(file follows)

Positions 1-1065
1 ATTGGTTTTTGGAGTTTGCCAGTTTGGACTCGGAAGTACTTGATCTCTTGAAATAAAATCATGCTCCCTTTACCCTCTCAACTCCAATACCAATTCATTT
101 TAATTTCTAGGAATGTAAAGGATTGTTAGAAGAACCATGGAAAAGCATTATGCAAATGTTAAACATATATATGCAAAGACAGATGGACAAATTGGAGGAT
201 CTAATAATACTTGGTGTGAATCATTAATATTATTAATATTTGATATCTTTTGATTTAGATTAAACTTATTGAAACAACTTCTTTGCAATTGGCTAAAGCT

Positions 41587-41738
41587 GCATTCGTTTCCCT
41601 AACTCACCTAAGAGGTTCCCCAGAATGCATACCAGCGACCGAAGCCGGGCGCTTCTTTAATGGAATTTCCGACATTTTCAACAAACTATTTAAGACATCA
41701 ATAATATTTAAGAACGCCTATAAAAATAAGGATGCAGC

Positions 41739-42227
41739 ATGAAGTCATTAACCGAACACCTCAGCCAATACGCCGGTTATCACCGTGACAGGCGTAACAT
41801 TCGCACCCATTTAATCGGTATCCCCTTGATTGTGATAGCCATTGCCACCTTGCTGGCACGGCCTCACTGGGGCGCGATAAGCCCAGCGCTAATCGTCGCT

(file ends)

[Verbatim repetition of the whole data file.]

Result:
Positions 1-1065
1 ATTGGTTTTTGGAGTTTGCCAGTTTGGACTCGGAAGTACTTGATCTCTTGAAATAAAATCATGCTCCCTTTACCCTCTCAACTCCAATACCAATTCATTT
101 TAATTTCTAGGAATGTAAAGGATTGTTAGAAGAACCATGGAAAAGCATTATGCAAATGTTAAACATATATATGCAAAGACAGATGGACAAATTGGAGGAT
201 CTAATAATACTTGGTGTGAATCATTAATATTATTAATATTTGATATCTTTTGATTTAGATTAAACTTATTGAAACAACTTCTTTGCAATTGGCTAAAGCT

Positions 41587-41738
41587 GCATTCGTTTCCCT
41601 AACTCACCTAAGAGGTTCCCCAGAATGCATACCAGCGACCGAAGCCGGGCGCTTCTTTAATGGAATTTCCGACATTTTCAACAAACTATTTAAGACATCA
41701 ATAATATTTAAGAACGCCTATAAAAATAAGGATGCAGC

Positions 41739-42227
41739 ATGAAGTCATTAACCGAACACCTCAGCCAATACGCCGGTTATCACCGTGACAGGCGTAACAT
41801 TCGCACCCATTTAATCGGTATCCCCTTGATTGTGATAGCCATTGCCACCTTGCTGGCACGGCCTCACTGGGGCGCGATAAGCCCAGCGCTAATCGTCGCT